I want to say that this had to be the first experience for many of the people sitting around me of seeing a live show, because they could not contain their excitement. Any time a cool visual happened they loudly exclaimed Whoa or WOW! Or they just felt the need to narrate things as they happened to their friends.  "Oh look there is Lumière" one lady exclaimed when he appeared on stage.  The urge to kill was rising.

I did expect to see a few children at this show, especially being a Disney favorite. I didn't think I would have the most annoying child in the world sitting right behind me with parents that obviously were not passing any type of theater etiquette on to their spawns. This little girl looked all of 8, and she laughed at everything. Every. Thing. It wasn't a cute endearing giggle. It was a forced, ear drum shattering, nails on a chalk board, "sing out Louise" type laugh that happened about every minute. She laughed when no one else was laughing so there was no drowning it out among the crowd.

 You may  think I’m a jerk because I don’t want to hear the laughter of a child, and I’m ok with that.

To add a delicious layer of rage in my soul, she mimicked all the noises she was hearing on stage. When the Wardrobe was doing operatic voice exercises for Belle before she belted out a few gorgeously powerful notes, this little girl loudly did everything she was hearing on stage like a parrot you want to strangle. Kids are kids, and I certainly do not have my own to understand how difficult it might be to get them to remain relatively quiet,  but her two parents did nothing and so my rage turned to them.

Did you see me that night? Did I look like this? Probably.

To add insult to deafening injury, the actual play itself was just OK.  Belle was just as she needed to be and Gaston was probably the saving grace of the night, but the Beast…well someone took liberties with the Beast’s demeanor.  They felt that his sad and dark story needed to lighten up a bit, and that it was the Beast’s job at some point to be a comedian, which I found very disturbing.  At one point when he is asking an angry Belle to join him for dinner and she declines his barely polite attempt, instead of hearing a bellowing roar, he pauses and lets out a shriek so high pitched no doubt my dog at home a mile away heard it.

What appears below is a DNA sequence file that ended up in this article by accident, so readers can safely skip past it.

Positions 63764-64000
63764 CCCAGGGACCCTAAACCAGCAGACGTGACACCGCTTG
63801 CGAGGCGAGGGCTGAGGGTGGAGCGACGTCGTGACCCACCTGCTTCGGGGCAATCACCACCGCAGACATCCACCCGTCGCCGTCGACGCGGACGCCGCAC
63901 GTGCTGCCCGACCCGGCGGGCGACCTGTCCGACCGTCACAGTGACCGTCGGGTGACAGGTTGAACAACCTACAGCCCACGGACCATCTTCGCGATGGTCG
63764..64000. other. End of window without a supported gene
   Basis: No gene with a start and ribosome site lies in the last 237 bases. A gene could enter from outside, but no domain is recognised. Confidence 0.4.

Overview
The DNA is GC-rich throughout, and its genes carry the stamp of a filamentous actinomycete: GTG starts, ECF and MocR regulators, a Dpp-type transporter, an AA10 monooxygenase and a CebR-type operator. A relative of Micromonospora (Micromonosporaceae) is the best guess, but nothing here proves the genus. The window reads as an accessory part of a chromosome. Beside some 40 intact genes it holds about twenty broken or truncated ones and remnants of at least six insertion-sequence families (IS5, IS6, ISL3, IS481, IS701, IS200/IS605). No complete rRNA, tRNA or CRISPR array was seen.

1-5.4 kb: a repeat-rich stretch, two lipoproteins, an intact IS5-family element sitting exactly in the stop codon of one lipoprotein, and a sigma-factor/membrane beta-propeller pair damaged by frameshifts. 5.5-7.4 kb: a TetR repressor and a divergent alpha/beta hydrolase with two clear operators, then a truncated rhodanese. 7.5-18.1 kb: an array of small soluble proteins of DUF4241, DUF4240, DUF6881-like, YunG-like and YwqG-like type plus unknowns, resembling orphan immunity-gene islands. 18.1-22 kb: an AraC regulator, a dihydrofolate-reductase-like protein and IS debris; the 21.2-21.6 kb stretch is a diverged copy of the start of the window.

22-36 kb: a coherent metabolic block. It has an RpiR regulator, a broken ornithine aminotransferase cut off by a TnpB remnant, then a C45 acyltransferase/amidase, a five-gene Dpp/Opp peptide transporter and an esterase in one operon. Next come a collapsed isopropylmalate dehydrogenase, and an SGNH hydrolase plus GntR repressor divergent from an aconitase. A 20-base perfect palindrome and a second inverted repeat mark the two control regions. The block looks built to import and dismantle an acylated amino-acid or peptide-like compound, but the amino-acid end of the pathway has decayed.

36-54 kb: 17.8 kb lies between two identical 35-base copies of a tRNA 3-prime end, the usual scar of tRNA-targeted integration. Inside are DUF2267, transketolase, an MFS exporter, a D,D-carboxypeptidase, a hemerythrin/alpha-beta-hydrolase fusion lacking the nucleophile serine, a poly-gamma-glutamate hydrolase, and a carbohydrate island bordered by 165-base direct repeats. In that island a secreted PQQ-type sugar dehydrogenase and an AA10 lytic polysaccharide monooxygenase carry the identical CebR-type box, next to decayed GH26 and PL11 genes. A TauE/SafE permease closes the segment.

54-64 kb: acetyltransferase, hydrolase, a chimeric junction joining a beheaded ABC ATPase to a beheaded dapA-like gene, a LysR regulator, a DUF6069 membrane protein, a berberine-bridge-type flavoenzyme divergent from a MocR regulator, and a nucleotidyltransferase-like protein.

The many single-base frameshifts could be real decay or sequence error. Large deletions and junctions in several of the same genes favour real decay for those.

Then he begins to mimic her in his best attempt at a feminine voice.  The audience laughed and my face cringed. This was not the beast of my childhood.

It was so out of character and wrong I could take no more and thankfully the intermission curtains rose right after Be Our Guest.

I had been excited for this play and I wanted so much to love it. To clap ferociously and to shout Bravo and Brava and give a standing ovation to talented cast grinning ear to ear with live performance endorphin's bursting through my very being.

Instead I left annoyed and deflated. With no Disney enchantment in my step.

The cast was talented and I'm sure any one who attends won't be quite as critical as I am being or perhaps they will have seat mates that have better theater manners, but for the price you pay to attend a show at the Dr. Phillips Center, you expect a certain experience, and mine left me never wanting to attend a popular Disney play again...unless perhaps...